Vicky Lavy explains how CMF can help with your elective.
What a gift: six weeks to go anywhere in the world, experience a different culture, see things from another perspective and learn new medicine. It's called an elective, and every student gets one. Lots of students take the opportunity to go to a Less Developed Country and discover how the rest of the world lives; as global citizens, it's important to see what life is like for 85% of the world's population. As global Christians, it's great to meet brothers and sisters across the world and to see how God is at work in many ways in different places. For some, it's an experience that changes the way they live and shapes their future.
where do I start?
Choosing where to go and what to do can seem a bit daunting but do not fear, CMF has some great resources to help. This year we've published The Electives Handbook which contains loads of practical information and advice about choosing, planning, and getting ready for your elective. It also looks at some of the challenges of living in a different culture and seeing poverty on your doorstep, and it includes some ethical questions for you to chew over. It was written by medical students Rachel Perry and Emma Pedlar, who've been volunteering in the International Department this year, with a bit of help from me.
On the CMF website you will find online databases of hospitals and organisations offering elective placements, as well as a list of funding sources (an elective is a great gift, but unfortunately it's not a free gift...) We have a growing library of elective reports to browse through as you think about where you might go.
spreading the word
Both the handbook and these databases should be useful for those outside CMF so do let your friends know about them. Our database focusses on Christian hospitals because that's our field, but many of these are happy to accept non-Christians who are comfortable with the Christian ethos of the organisation.
Lots of students are interested in Global Health and everyone has an elective, so why not put on an event in your medical school and invite your friends? In our 2012 electives survey, 34% of students said they had not had any help from their medical school in preparing for electives, so running an event is a good way to bless your classmates. As well as the nuts and bolts of elective preparation, it can be a chance to look at some of the challenges in Global Health, and to learn about the difference that Christian doctors are making around the world. CMF will be very happy to provide speakers and resources to support you. Here are some of the ways different groups have done it:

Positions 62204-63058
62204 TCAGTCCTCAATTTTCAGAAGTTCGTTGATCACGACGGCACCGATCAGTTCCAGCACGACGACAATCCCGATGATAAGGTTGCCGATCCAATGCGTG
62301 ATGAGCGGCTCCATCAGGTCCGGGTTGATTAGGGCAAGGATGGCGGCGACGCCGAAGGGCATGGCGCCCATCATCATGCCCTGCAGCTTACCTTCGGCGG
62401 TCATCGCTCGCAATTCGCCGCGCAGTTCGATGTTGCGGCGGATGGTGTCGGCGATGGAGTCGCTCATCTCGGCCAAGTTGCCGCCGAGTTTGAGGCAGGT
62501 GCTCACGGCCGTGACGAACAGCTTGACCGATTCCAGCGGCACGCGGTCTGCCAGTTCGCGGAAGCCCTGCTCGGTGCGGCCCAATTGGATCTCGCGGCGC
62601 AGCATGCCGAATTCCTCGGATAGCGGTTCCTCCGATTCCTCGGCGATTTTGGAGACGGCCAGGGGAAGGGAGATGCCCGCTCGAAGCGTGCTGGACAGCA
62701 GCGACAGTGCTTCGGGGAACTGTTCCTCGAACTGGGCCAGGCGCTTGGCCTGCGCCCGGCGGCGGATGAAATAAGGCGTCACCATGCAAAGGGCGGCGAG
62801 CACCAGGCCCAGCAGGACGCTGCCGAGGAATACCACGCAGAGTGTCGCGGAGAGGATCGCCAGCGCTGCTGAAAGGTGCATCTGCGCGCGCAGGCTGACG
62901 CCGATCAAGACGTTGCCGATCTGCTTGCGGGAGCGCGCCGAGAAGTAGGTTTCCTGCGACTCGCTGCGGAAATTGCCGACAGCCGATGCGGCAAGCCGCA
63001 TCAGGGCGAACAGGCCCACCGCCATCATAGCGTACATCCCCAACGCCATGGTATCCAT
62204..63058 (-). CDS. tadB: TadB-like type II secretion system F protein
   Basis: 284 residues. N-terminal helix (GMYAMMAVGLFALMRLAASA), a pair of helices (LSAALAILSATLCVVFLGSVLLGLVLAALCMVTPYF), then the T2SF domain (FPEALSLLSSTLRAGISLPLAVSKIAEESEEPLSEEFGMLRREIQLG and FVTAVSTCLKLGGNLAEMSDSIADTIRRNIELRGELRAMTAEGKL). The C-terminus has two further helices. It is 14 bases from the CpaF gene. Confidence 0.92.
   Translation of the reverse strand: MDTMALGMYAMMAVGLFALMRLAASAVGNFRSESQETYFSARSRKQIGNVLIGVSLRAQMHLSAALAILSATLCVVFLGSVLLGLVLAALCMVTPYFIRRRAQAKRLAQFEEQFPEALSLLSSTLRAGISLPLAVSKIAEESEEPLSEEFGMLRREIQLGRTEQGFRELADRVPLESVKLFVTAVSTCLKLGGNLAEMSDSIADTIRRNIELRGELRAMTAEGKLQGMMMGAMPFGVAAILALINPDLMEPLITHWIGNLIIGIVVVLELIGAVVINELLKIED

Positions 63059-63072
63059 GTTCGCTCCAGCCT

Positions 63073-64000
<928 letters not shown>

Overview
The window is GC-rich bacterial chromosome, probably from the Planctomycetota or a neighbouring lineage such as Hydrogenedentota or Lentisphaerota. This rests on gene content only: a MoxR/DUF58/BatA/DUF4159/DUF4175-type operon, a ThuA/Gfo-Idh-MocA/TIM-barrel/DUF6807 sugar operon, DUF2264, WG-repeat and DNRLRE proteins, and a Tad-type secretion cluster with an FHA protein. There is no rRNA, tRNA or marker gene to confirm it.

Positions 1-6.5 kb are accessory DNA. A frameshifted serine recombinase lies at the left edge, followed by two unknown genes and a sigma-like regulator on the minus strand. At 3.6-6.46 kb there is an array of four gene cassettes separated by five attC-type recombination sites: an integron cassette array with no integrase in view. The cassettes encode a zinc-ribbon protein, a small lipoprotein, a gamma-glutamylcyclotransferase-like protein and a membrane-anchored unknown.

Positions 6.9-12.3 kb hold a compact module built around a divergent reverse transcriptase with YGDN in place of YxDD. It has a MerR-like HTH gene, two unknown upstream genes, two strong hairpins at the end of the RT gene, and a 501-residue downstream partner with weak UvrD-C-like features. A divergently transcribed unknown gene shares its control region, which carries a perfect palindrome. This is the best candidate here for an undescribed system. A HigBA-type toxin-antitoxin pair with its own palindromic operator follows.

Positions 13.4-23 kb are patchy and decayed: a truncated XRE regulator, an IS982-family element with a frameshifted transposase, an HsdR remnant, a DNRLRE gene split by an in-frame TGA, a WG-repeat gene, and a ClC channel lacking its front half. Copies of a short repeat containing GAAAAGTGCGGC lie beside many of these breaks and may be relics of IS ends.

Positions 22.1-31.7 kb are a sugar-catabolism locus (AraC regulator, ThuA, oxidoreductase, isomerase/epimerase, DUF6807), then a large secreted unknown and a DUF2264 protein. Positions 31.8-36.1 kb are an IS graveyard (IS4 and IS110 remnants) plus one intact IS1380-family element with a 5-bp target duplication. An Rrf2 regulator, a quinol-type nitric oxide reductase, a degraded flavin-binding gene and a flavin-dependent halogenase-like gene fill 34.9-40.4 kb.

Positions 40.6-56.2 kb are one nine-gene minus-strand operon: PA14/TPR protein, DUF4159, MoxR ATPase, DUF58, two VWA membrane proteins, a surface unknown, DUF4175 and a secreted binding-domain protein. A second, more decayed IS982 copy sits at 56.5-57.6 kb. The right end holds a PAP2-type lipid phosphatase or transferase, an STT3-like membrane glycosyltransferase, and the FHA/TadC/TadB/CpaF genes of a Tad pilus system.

'Here at Liverpool many students are interested in doing electives overseas, so we had an interactive and informative evening with supper that was open to CMF and our non-Christian friends. We heard from students who've done it before, we heard about good practice and not being nuisances, we explored God's heart for the poor, and we had our eyes opened to the possibilities and scope for involvement in global health. It was a great evening and everyone went away challenged and envisioned!'
Emily Casebow, Fifth year student
'The Sheffield CMF students wanted to run a Global Health event as a way of reaching out to non-Christians who would never come to an evangelistic talk. They were amazed when 50 people turned up on a cold evening to hear two inspiring missionaries home on leave, who talked about what they do and why they do it. I also did a short slot on electives and how CMF can help.'
'The Global Health Forum at St Georges ran an afternoon event for the whole year which included speakers from the medical school. A Christian student suggested inviting someone from CMF, so I went along and gave a general talk about planning and preparing for electives and we had a stall in the 'electives fair' afterwards.'
'During our recent Oxford CMF meeting we had a talk on electives. We wanted to hear about what to expect from an elective, how we could prepare in advance, and the pros and cons of working in a resource poor country. It was really useful to talk through some of the ethical issues that could arise, such as acting outside our competence and seeing bad practice. It has made me very excited for my future elective!'
Josh Peppiatt, Third year student
'The CMF group at Imperial College decided to put on an electives event during their pathology block, when the whole year was in college. It happened after the last lecture of the day and they provided some refreshments to keep everyone going on a hot summer afternoon. Lots of non-Christians turned up and found it useful. Past students gave short presentations and I gave a brief talk as well.'